Cortical and Subcortical Changes in Alzheimer’s Disease: A Longitudinal and Quantitative MRI Study

Li Su, Andrew M. Blamire, Rosie Watson, Jiabao He, Benjamin Aribisala, John T. O'Brien

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Quantitative MRI provides important information about tissue properties in brain both in normal ageing and in degenerative disorders. Although it is well known that those with Alzheimer's disease (AD) show a specific pattern and faster rate of atrophy than controls, the precise spatial and temporal patterns of quantitative MRI in AD are unknown. We aimed to investigate neuroimaging correlates of AD using serial quantitative MRI. In our study, twenty-one subjects with AD and thirty-two similar-aged healthy controls underwent two serial MRI scans at baseline and 12 months. Tissue characteristics were captured using two quantitative MRI parameters: longitudinal relaxation time (qT1) and transverse relaxation time (qT2). The two groups (AD and controls) were statistically compared using a voxel based quantification (VBQ) method based on Matlab and SPM8. At baseline, subjects with AD showed a significant reduction of qT1 and qT2 compared to controls in bilateral temporal and parietal lobes, hippocampus, and basal ganglia. This pattern was also observed at follow-up. Longitudinally, in AD we found a significant increase rather than further reduction of qT1 and qT2 from the baseline in bilateral hippocampus, thalamus and right caudate nucleus. In addition, the longitudinal change of qT1 in left hippocampus was negatively correlated with cognitive decline in AD over the 1-year period, and the general disease severity significantly predicted the amount of increase of qT1 in bilateral hippocampus over 12 months. The longitudinal change of qT2 in left parahippocampus correlated with change in neuropsychiatric features over time. In summary, quantitative MRI parameters were reduced in AD cross-sectionally, but increased over time, showing distinct spatiotemporal patterns from the atrophy in AD. We also showed the clinical relevance of quantitative MRI parameters, indicating their potential promise as new imaging markers in AD.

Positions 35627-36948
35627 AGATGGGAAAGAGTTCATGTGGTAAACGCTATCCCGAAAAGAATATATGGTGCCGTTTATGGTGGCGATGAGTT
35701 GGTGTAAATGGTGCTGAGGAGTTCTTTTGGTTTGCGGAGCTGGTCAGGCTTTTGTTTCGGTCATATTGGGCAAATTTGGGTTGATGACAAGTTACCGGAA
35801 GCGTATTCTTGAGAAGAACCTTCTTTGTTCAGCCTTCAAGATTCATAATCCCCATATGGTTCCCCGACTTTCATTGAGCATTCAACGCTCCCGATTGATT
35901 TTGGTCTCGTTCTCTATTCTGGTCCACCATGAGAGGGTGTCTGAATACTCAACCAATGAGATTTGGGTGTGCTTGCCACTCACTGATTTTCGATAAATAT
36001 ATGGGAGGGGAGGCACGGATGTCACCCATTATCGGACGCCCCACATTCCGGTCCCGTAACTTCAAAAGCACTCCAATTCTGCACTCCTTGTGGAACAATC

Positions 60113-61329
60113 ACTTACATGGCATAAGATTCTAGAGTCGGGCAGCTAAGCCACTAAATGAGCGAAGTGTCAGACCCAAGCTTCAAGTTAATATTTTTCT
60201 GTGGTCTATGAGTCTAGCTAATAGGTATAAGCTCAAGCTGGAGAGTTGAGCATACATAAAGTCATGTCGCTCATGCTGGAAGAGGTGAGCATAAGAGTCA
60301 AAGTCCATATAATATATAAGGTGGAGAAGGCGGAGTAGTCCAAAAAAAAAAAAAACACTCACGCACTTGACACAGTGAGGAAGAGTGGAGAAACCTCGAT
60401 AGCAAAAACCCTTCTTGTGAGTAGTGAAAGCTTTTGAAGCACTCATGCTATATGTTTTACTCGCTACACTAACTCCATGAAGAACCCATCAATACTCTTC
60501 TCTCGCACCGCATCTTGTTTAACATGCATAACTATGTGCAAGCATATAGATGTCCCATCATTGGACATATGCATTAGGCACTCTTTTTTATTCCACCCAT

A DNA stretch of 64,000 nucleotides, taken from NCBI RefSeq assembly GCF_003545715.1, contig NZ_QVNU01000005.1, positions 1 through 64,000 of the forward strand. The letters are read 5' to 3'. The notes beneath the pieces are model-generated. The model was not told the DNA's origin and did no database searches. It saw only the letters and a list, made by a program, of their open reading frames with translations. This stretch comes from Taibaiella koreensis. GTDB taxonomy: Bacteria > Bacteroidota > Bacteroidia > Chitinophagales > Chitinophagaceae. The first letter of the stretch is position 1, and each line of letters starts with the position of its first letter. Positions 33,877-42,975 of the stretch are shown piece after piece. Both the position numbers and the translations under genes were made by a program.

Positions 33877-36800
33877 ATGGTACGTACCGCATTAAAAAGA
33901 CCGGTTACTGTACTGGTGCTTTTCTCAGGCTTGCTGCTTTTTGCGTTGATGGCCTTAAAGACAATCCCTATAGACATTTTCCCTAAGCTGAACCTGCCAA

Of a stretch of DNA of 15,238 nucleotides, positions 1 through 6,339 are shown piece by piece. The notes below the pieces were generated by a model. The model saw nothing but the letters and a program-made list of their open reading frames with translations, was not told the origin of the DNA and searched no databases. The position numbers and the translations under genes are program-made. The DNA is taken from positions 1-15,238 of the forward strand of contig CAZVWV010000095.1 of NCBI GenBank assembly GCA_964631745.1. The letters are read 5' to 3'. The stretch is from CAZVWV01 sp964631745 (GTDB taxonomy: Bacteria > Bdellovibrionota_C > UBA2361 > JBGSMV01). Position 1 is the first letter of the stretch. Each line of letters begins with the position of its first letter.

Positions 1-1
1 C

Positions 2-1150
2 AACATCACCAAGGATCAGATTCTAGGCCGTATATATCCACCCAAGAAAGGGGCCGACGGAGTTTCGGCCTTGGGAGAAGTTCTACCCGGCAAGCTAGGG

Original languageEnglish
Pages (from-to)534-544
Number of pages11
JournalCurrent Alzheimer Research
Issue number5
Publication statusPublished - May 2016

Bibliographical note

The study was funded by the Sir Jules Thorn Charitable Trust (grant ref: 05/JTA) and was supported by the National Institute for Health Research (NIHR) Newcastle Biomedical Research Centre and the Biomedical Research Unit in Lewy Body Dementia based at Newcastle upon Tyne Hospitals National Health Service (NHS) Foundation Trust and Newcastle University and the NIHR Biomedical Research Centre and Biomedical Research Unit in Dementia based at Cambridge University Hospitals NHS Foundation Trust and the University of Cambridge. The views expressed are those of the authors and not necessarily those of the NHS, the NIHR or the Department of Health. L. Su, A. Blamire, R. Watson, J. He and B. Aribisala report no disclosures. J. O’Brien has been a consultant for GE Healthcare, Servier, and Bayer Healthcare and has received honoraria for talks from Pfizer, GE Healthcare, Eisai, Shire, Lundbeck, Lilly, and Novartis.


  • Alzheimer’s disease
  • amyloid
  • early diagnostics
  • relaxometry
  • quantitative MRI
  • VBQ


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